A SIMION potential array file is stored as a bitmap of the voltage potentials at all electrode and non-electrode points. These potential values can be queried directly with the SL Libraries. However, what we really want here is the electric field at all points, which is the gradient of the potential. Starting with SL v. 1.2, the SL Libraries has a functions built-in for computing the gradient according to the calculation methods described starting on p. E-9 of the printed manual. Here is a preview of some Perl code to accomplish the generation of the data.txt file:

use strict;
use SIMION::PA;

my $pa = new SIMION::PA(file => 'c:/sim7/_tune/tune.pa0');
open(my $fh, ">pdata.txt") or die $!;

my $z = 0;
for(my $y = -38.5; $y < 38.5 - 1; $y += 5) {
    for(my $x = 0.5; $x < 98.5 - 1; $x += 5) {
        print $fh "$x, $y, $z, ",
                  join(', ', $pa->field_real($x, $y, $z)), "\n";
    }
}
Listing 4 - field.pl - Perl program using the SL Libraries for Perl to generate a data file containing the electrostatic field map directly from a potential array file. This code requires the SL Toolkit 1.2 or above.

Below is a snippet of the results. Compare this to the previous data.txt file.

0.5, -38.5, 0, 0, 0, 0
5.5, -38.5, 0, -0.278990594992763, -9.13218690357098e-06, -0
10.5, -38.5, 0, -0.278852413169545, -4.01533280296462e-05, -0
15.5, -38.5, 0, -0.278547491586551, -7.34803709292464e-05, -0
...
Listing 5 - Electrostatic field data file generated from field.pl.

Note that coordinates here are in grid units with respect to the potential array, not workbench coordinates as before. In this example, both coordinate systems overlap, so no difference is evident.

Importing a Field into SIMION

Now that we have discussed exporting a field from SIMION, how do we import a field into SIMION? As before, there are several ways.

One way is to associate a user program with your potential array and have the user program adjust the observed electrostatic or magnetic field variables on each ion at each timestep of the calculation by looking up in a (ASCII) data file the field defined for the current ion position. Field values for points not defined in the data file are interpolated from surrounding points. This solution uses the efield_adjust and mfield_adjust program segments and the ion_bfield_* and ion_dvolts_* variables as described on page I-21 and I-28 of the printed SIMION manual. See the "Measured Magnetic Fields" section of the "Advanced SIMION Ion Opics: An ASMS Course" (also distributed on the SIMION CD) for a full explanation of this method.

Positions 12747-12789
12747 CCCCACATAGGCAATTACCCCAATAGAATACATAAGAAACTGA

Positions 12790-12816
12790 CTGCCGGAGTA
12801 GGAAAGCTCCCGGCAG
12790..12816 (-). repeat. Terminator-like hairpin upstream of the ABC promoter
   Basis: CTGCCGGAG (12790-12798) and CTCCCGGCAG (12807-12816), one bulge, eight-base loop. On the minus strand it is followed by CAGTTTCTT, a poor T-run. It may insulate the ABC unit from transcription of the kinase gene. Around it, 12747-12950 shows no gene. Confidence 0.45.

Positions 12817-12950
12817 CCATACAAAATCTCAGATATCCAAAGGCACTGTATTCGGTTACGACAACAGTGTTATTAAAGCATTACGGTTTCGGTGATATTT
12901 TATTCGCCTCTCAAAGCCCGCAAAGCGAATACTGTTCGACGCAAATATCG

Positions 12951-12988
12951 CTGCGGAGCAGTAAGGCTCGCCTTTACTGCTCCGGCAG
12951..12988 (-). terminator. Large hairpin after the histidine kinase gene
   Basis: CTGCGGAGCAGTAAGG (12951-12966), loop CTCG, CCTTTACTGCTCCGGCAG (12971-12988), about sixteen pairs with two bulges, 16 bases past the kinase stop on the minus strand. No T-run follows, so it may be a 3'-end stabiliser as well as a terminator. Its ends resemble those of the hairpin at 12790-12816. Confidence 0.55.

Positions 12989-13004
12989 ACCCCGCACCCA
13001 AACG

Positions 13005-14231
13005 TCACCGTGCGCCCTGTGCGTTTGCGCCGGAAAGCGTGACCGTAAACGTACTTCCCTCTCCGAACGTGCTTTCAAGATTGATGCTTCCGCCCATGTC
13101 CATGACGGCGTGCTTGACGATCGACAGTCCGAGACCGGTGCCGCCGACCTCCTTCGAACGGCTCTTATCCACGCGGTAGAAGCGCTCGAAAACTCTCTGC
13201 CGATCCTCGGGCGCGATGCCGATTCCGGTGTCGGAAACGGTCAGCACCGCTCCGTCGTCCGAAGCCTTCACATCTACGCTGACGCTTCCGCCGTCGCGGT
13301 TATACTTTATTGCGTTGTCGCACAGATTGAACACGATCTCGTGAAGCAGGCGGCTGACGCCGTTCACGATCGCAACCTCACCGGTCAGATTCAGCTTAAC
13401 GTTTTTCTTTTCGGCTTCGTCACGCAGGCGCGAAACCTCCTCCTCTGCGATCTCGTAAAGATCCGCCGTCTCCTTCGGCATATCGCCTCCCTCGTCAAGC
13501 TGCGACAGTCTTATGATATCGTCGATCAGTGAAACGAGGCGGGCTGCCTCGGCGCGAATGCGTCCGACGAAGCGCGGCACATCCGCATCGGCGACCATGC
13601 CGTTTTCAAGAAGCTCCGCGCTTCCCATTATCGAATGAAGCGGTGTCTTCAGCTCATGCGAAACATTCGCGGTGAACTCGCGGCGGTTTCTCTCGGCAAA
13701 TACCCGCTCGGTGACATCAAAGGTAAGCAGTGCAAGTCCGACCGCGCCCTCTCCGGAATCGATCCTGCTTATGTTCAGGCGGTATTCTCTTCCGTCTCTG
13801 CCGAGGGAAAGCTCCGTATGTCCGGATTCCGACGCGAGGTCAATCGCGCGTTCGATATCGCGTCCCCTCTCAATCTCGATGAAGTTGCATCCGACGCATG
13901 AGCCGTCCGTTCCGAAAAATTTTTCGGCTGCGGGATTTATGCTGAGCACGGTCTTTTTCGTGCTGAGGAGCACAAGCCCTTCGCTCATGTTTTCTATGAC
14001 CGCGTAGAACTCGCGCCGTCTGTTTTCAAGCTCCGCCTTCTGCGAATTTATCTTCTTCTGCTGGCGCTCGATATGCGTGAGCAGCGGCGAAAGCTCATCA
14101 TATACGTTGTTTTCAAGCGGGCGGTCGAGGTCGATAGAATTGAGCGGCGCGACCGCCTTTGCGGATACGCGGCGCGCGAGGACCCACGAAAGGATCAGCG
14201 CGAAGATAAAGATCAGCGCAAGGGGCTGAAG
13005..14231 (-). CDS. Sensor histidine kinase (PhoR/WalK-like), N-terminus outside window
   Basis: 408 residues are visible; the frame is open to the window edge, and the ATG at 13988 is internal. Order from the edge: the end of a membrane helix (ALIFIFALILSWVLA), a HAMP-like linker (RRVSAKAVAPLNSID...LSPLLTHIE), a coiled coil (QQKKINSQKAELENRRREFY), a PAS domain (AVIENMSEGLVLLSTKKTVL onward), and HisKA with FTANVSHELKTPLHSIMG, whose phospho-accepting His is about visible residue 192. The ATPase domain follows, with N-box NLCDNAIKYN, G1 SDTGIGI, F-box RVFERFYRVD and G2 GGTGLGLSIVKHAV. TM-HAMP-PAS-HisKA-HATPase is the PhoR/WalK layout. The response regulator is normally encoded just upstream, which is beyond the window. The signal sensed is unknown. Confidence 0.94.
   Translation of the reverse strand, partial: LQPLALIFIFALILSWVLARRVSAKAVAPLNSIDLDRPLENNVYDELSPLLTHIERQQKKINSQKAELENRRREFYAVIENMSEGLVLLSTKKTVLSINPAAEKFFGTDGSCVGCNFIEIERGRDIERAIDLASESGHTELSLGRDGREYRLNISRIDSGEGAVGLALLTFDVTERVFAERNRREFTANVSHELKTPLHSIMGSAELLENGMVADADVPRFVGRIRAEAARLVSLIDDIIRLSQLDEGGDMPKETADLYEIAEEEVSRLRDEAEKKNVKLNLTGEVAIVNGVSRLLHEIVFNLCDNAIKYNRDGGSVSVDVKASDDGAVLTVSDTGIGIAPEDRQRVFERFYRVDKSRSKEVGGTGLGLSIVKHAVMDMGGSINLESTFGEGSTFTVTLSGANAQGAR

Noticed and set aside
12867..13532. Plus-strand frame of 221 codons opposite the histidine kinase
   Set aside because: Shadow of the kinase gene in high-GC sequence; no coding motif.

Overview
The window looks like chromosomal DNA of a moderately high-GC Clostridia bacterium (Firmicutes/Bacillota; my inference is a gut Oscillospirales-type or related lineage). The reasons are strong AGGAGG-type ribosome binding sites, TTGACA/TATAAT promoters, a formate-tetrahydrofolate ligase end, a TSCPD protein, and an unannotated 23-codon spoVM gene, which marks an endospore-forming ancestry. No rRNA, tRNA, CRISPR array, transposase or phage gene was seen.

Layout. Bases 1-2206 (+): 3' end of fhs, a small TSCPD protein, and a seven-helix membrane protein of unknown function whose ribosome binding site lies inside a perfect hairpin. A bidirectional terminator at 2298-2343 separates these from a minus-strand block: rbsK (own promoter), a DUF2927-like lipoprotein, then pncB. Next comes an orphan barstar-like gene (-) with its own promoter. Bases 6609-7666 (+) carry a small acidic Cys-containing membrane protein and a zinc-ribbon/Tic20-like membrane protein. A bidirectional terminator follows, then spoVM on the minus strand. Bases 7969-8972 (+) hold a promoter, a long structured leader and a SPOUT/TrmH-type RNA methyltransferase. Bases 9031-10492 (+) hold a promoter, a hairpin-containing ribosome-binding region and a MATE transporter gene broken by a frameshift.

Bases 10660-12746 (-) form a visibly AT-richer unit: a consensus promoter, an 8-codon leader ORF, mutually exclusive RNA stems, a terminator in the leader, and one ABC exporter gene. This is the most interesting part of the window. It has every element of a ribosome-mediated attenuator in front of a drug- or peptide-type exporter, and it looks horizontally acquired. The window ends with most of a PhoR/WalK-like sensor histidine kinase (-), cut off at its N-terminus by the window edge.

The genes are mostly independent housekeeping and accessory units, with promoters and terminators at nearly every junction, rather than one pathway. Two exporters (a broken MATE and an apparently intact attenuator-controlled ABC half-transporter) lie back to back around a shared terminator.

The bfield.prg program in the "Measured Magnetic Fields" lab is written in PRG code. For elucidation, the below listing shows the bfield.prg converted to a high-level SL program. Here, the field for a given ion position is computed from a data file ("bfield.dat"), which is read into the bfield array in memory. If the ion is not located on a point defined in the bfield array, linear interpolation is used with respect to the four surrounding points defined in the bfield array. Notice that we use some array index computations since the bfield array is one-dimensional, but it is storing two-dimensional data.

# Define a field from a data file.
# (instance scaling 1 mm/gu)

static x_size =    21
static y_size =    40
static grid_size = 5

# Field data file.
#   bx, by; 21x by 40y array; first point is 0,0;
#   scan lines in x then y every grid_size.
adjustable[1680] bfield      # 1680 = 21 * 40 * 2

adjustable field_loaded = 0

sub mfield_adjust
    # load field from file
    if field_loaded == 0
        array_load(bfield, "bfield.dat")
        field_loaded = 1
    endif

    # use pa B values if first ion
    if ion_number == 1
        exit
    endif

    # assume initially that fields are zero
    ion_bfieldx_gu = 0
    ion_bfieldy_gu = 0
    ion_bfieldz_gu = 0

    # exit if ion beyond data array limits
    if ion_px_abs_gu > (x_size - 2) * grid_size
        exit